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What is an Olive baboon? Candid Animal Cam heads to Africa

  • Every Tuesday, Mongabay brings you a new episode of Candid Animal Cam, our show featuring animals caught on camera traps around the world and hosted by Romi Castagnino, our writer and conservation scientist.

Camera traps bring you closer to the secretive natural world and are an important conservation tool to study wildlife. This week we’re meeting a primate with whom we share 94 % of our DNA: the olive baboon.

Olive baboons (Papio anubis) are also known as Anubis baboons as they have a dog-like muzzle, which resembles the Egyptian God named Anubis. They are the most extensively distributed of all baboons, living in a variety of habitats throughout Africa. As an omnivorous opportunist and a highly adaptable primate, it changes its diet depending on the region, season, food supply and even the time of day. Differences in social organization and behavior also depend on its varied feeding strategies. These amazing creatures are very strong and have sharp canine teeth that can be larger than those of lions! Watch the video to learn more about this baboon!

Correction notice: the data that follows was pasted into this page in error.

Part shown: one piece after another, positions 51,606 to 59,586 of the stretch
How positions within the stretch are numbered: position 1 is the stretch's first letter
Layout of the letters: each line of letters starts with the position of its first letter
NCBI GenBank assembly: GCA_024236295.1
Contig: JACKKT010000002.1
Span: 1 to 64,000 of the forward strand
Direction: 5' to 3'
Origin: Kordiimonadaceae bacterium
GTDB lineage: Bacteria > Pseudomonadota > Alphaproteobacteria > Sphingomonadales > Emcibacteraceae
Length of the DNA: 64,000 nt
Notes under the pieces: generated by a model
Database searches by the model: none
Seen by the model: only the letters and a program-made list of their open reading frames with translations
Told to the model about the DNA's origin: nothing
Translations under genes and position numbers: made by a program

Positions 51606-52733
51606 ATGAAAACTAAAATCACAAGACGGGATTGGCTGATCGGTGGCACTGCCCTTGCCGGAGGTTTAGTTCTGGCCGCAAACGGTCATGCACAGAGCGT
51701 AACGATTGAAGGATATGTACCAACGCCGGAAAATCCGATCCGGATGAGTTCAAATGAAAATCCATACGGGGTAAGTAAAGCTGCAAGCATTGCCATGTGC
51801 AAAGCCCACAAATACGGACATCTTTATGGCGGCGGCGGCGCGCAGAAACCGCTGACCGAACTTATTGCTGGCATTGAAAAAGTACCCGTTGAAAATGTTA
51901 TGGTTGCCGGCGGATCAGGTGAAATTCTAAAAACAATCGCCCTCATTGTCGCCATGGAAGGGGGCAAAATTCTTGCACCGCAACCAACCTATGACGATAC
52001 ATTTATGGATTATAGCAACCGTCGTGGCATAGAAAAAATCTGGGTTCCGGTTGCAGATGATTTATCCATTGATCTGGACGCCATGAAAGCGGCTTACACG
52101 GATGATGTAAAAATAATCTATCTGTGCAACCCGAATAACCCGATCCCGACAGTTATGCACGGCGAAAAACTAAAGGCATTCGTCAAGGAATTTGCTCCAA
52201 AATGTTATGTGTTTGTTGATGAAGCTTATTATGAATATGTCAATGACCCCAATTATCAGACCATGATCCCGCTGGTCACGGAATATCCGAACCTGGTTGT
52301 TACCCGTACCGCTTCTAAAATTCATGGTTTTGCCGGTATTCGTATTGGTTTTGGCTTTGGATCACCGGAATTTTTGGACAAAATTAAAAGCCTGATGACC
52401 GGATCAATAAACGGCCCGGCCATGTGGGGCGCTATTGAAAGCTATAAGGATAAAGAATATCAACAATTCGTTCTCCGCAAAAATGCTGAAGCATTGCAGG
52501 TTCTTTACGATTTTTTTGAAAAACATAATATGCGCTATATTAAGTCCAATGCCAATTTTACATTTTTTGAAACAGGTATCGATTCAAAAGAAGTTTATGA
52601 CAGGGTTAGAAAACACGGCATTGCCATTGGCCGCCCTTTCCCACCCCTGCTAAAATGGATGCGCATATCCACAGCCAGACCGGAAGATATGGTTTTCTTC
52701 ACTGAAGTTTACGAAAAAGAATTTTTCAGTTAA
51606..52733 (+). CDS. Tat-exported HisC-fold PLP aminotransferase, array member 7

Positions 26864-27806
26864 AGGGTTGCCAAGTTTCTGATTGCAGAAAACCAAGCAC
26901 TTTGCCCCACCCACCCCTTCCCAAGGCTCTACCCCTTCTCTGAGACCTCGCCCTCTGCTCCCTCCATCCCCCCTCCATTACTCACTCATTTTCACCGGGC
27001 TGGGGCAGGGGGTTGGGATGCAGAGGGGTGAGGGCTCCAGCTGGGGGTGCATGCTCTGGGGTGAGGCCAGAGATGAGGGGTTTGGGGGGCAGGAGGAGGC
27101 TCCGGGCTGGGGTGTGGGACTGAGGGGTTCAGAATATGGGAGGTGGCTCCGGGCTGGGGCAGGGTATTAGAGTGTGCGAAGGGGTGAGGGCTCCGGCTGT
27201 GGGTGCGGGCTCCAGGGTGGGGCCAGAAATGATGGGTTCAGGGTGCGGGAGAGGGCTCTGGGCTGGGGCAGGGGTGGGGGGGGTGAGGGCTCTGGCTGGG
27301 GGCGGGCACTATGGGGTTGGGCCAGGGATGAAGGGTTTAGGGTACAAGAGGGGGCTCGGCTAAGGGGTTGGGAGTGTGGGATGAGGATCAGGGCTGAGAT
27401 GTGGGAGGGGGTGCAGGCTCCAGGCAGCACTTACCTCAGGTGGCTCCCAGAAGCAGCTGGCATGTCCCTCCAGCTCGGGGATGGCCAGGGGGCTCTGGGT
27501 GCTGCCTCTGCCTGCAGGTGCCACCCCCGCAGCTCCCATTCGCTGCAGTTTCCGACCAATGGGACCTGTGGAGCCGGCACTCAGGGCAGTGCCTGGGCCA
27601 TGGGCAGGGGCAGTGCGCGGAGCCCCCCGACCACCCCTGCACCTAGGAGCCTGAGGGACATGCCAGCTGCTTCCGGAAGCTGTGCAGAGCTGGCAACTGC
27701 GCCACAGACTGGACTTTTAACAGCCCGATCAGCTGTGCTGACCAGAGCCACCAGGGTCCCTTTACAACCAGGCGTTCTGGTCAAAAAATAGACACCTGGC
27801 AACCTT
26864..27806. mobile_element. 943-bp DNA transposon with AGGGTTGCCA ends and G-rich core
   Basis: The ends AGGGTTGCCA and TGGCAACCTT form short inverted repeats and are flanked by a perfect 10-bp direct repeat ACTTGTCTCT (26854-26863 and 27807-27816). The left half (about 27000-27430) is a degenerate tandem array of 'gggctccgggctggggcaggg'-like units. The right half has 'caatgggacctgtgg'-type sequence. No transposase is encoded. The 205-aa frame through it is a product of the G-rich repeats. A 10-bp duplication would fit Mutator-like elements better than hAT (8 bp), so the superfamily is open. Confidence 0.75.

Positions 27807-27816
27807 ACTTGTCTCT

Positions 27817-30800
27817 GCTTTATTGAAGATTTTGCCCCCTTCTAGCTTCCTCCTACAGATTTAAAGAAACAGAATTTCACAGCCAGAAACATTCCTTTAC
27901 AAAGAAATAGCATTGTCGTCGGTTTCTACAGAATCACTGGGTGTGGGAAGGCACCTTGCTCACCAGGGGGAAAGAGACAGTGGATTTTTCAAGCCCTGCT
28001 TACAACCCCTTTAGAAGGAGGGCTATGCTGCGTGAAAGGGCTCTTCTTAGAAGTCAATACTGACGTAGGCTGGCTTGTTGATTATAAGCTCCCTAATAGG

Special thanks to Dr. Meredith Palmer and Akiba/Jacinta of FreakLabs for sharing their camera trap footage with us. Dr. Palmer is a researcher at Princeton University and uses camera traps to study how prey animals (like wildebeest, zebra, and impala) respond to complex carnivore guilds and the reintroduction of locally-extinct predators (like lions, cheetah, hyena, leopards, and African wild dogs). The camera traps are triggered to play predator sounds when triggered, and then video record animal responses. They were deployed in the Serengeti ecosystem in 2019.

Banner image: Dr. Meredith S. Palmer/Snapshot Serengeti


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Romi Castagnino is Mongabay’s bilingual writer. Find her on Twitter and Instagram: @romi_castagnino

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